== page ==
Something I only added over the last few years is a mini pry bar. These guys are outrageously handy in so many situations: from scoring boxes to scrapping always gunk and junk from who knows what. I use my knives hard and I’m not afraid to dull the blade, but the sacrificial edge of a pry bar just makes sense sometimes. Many double as a bottle opener and easily hook onto a keyring. Trust me, nothing stinks more than prying a nail or screw with a $100 knife just to break the tip off….
For me, I don’t always include my wallet and keys in my definition of Basic EDC, but I think I may be in the minority. A key ring or key organizer is a great addition to your Basic EDC and can add another level of functionality. It definitely adds a level of organization!
I don’t like carrying anything bulky, especially a wallet. In my kit, I rotate between three wallets, depending on my plans. My first go-to wallet is always something that has RFID protection. Regardless of which style you go with, a wallet is a great place to stash stuff besides money. I like to keep a credit card multitool hidden away. They come in handy if you need to use them to pry and scrape, and a lot of them have flat tips engraved in the edges to be used as screwdrivers or pry bars. I think the handiest feature is the ruler they all seem to have.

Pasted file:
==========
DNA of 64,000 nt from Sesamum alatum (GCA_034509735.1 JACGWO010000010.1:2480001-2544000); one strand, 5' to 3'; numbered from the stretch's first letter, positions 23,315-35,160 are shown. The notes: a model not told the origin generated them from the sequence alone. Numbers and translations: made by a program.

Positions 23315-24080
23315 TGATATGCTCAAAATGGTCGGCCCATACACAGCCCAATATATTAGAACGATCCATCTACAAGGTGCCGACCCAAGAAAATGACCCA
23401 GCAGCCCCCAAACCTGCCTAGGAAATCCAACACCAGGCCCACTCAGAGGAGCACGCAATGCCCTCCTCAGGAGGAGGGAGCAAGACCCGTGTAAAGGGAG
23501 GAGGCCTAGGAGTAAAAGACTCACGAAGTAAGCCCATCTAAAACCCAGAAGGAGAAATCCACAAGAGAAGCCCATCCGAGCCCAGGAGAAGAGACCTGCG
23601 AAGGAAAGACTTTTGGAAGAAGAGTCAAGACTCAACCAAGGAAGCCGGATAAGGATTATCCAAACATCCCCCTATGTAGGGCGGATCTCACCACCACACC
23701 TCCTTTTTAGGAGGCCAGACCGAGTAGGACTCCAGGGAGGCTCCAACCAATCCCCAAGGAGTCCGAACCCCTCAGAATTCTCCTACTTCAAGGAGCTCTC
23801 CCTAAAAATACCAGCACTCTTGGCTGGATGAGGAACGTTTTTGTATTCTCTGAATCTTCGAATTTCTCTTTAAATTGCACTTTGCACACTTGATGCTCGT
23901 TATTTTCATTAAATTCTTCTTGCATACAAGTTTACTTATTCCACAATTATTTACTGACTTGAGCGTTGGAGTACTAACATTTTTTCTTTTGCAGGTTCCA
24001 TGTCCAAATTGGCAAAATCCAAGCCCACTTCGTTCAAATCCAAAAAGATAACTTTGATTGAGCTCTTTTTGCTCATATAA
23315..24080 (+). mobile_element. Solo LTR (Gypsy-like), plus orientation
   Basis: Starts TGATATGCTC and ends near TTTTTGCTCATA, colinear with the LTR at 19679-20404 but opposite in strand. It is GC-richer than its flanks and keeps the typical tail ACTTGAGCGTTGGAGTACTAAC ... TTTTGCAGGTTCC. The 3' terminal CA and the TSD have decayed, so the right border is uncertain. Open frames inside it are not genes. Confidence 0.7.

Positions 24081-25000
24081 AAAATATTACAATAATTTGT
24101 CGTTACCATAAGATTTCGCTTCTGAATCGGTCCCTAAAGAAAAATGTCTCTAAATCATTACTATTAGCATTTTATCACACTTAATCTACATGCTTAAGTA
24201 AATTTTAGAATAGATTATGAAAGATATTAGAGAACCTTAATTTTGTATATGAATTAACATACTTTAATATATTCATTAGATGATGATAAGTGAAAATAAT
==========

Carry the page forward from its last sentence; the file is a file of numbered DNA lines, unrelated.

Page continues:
Your actual keys aren’t necessarily an EDC tool, but how you carry and secure them can be. With the invention of the Keybar and other key organizers over the years, the mundane little item can be a trusty companion. I really like my Titanium key organizer from Keybar; not only does it keep my keys, but you can add tools to it also. I have a larger, flat-bladed screwdriver and bottle opener on mine.
Besides key organizers, a key ring can be an extremely convenient spot to attach little things in your EDC setup. Bottle openers, mini lights, small pry bar, bit holder…the list goes on and on. I keep a Victorinox mini-champ on my set of van keys along with a Nite Ize bottle opener and an extra carabiner.
A Full Kit Of EDC Essentials
I have found it takes a few go-rounds to get your EDC kit just right. What I carry on me changes depending on what I have going on. On days when I meet clients and have khaki pants on, my EDC choices will be different from days when I am doing things around the house. However, I have found that regardless of my activity, my personal basic EDC essentials are a knife, a multi-tool and a flashlight.
Below are some of my personal Essential EDC examples. You will notice some repeated gear, such as EDC pliers, clips and of course an EDC keyholder. Different environments will necessitate a different type of EDC kit. Lately I have been focused on building out a reliable urban EDC kit. I’ve been thinking about being trapped or stranded in a city environment and the types of things I wood need. A water key to access commercial faucets, a heavier prybar for tougher tasks as well as a first aid kit. Josh over at The Gray Bearded Green Beret has a great video up that talks about picking the right combination of EDC essentials for an urban setting. Check out his video here: https://youtu.be/4vNEIJLk56I